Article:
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IllegalArgumentException vs NullPointerException  RSS feed

 
Roel De Nijs
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Assume you have a public method with 1 parameter. A null value is inappropriate for this method parameter. Do you throw an IllegalArgumentException (IAE) or a NullPointerException (NPE) or maybe even another exception? And why do you throw that exception?

If you look at the Java API itself, both seem appropriate. Wondering if there is some kind of standard I'm not aware of... Or maybe it's nothing more but a style question where some people will defend their preference very passionately

For what it's worth, I'm using IAE. For no particular reason. It's the exception I always used/use when an illegal argument is passed to a method (I like consistency in the code I'm working on )
 
William Brogden
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I would certainly throw IllegalArgumentException and include a helpful message if possible. Much more informative than NPE - consider the work you would have to do with an NPE to figure out what happened.

As many beginners have discovered it is possible to track an NPE to a statement and still have no idea what happened.

Bill

 
Campbell Ritchie
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The API recommends throwing an NPE whenever you pass an inappropriate null, so I would go for an NPE. Or, since Java7:-I put in a spelling error so I wouldn't use the same String literal twice. And if you believe that you will believe anything!
 
Guillermo Ishi
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npe is more specific in your example than illegal argument which is an "argument" for throwing npe
 
Paul Anilprem
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To me, there is one major issue with throwing NPE and ArrayIndexOutOfBoundsException. These exceptions indicate that the violation has already occurred...i.e. you have already tried to access a null pointer or tried to access an element beyond a valid index. But this is obviously not the case if you are checking for null (and the index). There is no violation. IllegalArgumentException is pre facto. It reflects the right coding approach. For this reason alone, I prefer to throw IllegalArgumentException whenever the code prevents such invalid access. It correctly reports the situation as it is.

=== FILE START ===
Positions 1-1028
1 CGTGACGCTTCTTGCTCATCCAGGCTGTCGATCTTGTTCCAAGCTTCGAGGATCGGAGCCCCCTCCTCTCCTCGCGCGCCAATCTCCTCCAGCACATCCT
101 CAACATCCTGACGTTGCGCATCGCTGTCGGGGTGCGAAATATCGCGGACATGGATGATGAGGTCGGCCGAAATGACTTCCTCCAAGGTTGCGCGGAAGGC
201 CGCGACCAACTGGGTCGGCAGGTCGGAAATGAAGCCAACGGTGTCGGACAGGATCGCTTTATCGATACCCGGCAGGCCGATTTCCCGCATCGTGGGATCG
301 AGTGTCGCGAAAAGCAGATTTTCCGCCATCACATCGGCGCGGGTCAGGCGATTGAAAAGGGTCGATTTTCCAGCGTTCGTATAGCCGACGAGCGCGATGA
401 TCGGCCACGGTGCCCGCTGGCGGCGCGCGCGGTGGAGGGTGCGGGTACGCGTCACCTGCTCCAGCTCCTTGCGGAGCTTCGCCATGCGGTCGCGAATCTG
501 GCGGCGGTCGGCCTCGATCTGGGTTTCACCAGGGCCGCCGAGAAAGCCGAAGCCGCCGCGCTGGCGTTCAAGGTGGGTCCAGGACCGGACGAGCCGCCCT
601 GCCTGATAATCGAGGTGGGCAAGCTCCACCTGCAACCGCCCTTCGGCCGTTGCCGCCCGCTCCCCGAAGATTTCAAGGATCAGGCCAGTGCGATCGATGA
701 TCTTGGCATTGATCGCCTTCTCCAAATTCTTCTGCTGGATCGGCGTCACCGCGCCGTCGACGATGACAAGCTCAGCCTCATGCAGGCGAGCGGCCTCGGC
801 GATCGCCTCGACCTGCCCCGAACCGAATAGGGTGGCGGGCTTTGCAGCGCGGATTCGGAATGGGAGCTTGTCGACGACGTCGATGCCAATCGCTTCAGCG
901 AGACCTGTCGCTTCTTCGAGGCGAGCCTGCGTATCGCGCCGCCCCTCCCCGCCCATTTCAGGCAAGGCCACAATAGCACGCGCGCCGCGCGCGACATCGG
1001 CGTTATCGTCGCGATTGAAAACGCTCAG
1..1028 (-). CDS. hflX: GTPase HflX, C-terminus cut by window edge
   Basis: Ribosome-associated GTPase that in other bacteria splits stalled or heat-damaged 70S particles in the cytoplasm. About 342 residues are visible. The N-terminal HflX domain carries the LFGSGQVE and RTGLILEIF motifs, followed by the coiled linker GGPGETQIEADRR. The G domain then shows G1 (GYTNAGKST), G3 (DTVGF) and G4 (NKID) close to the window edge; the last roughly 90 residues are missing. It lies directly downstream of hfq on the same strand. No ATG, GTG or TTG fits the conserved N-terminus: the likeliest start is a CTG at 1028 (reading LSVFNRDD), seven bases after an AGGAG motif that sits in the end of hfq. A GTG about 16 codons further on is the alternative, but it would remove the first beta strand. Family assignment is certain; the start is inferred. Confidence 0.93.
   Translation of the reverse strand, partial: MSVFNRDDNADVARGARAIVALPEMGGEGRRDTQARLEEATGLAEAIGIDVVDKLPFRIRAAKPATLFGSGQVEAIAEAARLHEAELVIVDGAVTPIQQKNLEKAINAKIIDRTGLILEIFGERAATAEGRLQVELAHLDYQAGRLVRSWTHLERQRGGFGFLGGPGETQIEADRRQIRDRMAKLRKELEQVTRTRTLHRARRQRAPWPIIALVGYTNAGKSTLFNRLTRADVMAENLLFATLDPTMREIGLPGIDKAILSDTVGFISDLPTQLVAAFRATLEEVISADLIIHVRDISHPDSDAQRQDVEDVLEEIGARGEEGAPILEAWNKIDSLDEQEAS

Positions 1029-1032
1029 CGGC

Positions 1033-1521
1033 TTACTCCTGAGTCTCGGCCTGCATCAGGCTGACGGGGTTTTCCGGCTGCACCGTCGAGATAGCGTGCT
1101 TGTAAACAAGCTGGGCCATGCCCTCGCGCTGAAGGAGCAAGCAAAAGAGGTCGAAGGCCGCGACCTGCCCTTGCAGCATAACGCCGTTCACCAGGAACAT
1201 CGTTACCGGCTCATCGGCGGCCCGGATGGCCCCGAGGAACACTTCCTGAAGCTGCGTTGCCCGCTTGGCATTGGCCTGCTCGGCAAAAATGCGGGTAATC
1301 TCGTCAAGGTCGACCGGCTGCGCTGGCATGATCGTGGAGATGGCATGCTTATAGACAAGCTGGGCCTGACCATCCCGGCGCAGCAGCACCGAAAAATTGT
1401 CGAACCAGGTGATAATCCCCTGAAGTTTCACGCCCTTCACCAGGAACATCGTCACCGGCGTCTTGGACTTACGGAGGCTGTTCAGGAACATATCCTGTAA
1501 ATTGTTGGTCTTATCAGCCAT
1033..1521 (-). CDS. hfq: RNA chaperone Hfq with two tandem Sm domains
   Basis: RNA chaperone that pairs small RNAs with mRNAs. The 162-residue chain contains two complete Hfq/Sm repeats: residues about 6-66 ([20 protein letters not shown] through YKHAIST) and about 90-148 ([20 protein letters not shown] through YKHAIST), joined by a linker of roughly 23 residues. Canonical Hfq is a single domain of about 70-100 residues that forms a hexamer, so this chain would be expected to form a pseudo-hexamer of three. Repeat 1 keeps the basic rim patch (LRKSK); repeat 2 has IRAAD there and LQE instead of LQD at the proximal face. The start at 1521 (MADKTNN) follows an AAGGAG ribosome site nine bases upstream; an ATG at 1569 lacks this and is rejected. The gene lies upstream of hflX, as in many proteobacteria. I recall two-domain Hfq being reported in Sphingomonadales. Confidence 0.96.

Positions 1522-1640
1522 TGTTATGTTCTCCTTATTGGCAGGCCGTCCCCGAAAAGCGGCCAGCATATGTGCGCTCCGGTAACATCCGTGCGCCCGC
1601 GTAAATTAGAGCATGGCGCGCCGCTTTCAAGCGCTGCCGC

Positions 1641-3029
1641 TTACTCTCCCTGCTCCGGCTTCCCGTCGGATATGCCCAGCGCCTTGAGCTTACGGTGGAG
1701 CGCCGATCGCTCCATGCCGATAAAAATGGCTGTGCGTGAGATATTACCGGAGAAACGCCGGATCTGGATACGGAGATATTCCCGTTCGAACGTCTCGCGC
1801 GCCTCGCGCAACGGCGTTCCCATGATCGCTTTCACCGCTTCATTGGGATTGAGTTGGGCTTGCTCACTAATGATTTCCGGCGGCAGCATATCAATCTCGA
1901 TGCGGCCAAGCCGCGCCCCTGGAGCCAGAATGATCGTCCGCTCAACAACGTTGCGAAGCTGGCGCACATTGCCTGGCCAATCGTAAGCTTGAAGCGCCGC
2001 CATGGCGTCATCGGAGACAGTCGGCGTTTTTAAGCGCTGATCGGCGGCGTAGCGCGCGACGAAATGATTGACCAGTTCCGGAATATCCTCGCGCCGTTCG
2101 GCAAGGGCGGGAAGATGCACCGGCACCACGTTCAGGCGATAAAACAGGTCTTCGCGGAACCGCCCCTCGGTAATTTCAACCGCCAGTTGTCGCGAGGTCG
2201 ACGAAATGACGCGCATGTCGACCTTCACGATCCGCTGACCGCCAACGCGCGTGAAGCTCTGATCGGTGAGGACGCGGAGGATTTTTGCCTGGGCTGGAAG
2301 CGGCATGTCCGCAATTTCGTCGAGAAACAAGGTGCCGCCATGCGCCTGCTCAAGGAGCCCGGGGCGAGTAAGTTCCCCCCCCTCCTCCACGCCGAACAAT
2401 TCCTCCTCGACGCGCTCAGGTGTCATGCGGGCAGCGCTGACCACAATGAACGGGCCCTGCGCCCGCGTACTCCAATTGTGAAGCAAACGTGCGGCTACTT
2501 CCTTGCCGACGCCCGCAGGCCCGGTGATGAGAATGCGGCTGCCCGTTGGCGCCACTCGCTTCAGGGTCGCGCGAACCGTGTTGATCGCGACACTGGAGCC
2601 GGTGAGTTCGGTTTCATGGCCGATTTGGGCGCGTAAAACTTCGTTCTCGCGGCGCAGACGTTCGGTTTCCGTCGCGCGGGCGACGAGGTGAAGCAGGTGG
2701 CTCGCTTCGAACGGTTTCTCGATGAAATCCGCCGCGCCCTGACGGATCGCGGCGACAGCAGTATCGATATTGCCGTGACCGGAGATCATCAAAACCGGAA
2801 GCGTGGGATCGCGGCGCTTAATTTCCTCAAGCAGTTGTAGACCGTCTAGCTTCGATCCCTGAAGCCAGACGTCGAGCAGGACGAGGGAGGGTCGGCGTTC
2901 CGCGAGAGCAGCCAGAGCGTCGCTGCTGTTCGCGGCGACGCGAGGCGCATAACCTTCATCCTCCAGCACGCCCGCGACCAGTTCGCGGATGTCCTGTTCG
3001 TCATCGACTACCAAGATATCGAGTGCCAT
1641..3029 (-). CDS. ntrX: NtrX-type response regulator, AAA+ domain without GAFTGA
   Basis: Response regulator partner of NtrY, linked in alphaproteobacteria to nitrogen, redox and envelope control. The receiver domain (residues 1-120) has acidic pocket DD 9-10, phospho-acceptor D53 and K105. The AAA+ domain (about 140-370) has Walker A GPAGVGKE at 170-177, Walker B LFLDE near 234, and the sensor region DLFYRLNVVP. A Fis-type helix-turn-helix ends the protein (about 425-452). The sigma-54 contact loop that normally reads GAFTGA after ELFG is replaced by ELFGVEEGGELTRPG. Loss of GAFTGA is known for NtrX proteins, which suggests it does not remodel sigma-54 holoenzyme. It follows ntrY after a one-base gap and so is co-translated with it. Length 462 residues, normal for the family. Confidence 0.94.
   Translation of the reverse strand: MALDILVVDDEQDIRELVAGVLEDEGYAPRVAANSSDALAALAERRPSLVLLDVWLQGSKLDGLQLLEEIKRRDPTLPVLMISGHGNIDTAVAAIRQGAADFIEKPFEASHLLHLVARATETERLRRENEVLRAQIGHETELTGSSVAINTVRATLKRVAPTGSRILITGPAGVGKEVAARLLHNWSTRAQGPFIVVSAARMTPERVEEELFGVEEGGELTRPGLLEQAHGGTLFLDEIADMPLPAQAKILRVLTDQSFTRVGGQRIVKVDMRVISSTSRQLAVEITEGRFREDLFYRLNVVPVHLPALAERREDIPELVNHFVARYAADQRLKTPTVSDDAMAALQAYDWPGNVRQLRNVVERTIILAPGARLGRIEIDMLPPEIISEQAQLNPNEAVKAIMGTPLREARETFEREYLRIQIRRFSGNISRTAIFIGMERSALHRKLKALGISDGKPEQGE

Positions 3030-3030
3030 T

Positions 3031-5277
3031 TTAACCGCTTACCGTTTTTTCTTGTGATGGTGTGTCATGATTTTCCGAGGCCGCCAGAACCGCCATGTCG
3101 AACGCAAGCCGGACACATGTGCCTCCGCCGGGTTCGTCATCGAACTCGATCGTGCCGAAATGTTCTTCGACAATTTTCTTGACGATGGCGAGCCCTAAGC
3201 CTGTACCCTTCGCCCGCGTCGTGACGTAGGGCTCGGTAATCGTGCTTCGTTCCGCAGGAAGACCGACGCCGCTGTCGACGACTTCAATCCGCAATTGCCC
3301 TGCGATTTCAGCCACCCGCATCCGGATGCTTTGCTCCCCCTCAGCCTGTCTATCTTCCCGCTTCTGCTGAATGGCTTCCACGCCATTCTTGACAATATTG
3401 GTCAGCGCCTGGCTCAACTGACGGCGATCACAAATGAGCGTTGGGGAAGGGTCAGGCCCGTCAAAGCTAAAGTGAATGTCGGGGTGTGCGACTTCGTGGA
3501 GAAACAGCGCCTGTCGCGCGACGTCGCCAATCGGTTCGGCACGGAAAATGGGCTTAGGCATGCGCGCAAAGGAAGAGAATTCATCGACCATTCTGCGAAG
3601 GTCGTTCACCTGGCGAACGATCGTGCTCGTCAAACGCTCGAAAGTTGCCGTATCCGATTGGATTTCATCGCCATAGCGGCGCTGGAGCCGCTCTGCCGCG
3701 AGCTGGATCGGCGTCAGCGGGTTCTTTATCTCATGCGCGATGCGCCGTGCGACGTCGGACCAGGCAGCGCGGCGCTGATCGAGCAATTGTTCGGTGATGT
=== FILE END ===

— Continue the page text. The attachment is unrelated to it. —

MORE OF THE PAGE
Bear Bibeault
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William Brogden wrote:I would certainly throw IllegalArgumentException and include a helpful message if possible. Much more informative than NPE

What he said.
 
Mike Simmons
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William Brogden wrote:I would certainly throw IllegalArgumentException and include a helpful message if possible. Much more informative than NPE - consider the work you would have to do with an NPE to figure out what happened.

To be fair, as long as you're creating and throwing the exception yourself, it's just as easy to put a helpful message on an NPE as on an IAE. Just because the JVM doesn't include such helpful messages on its exceptions, doesn't mean we can't.

Further, as Campbell points out, it's pretty much the standard within all the Sun/Oracle libraries to use an NPE in this case - usually with no useful message, I admit. But again, nothing prevents us from fixing that. And since JDK 7, it's even supported by a nice standard utility class, Objects. (Also useful for making good, readable equals() and hashCode() methods quickly and easily.) However I do slightly disagree with Campbell on one point: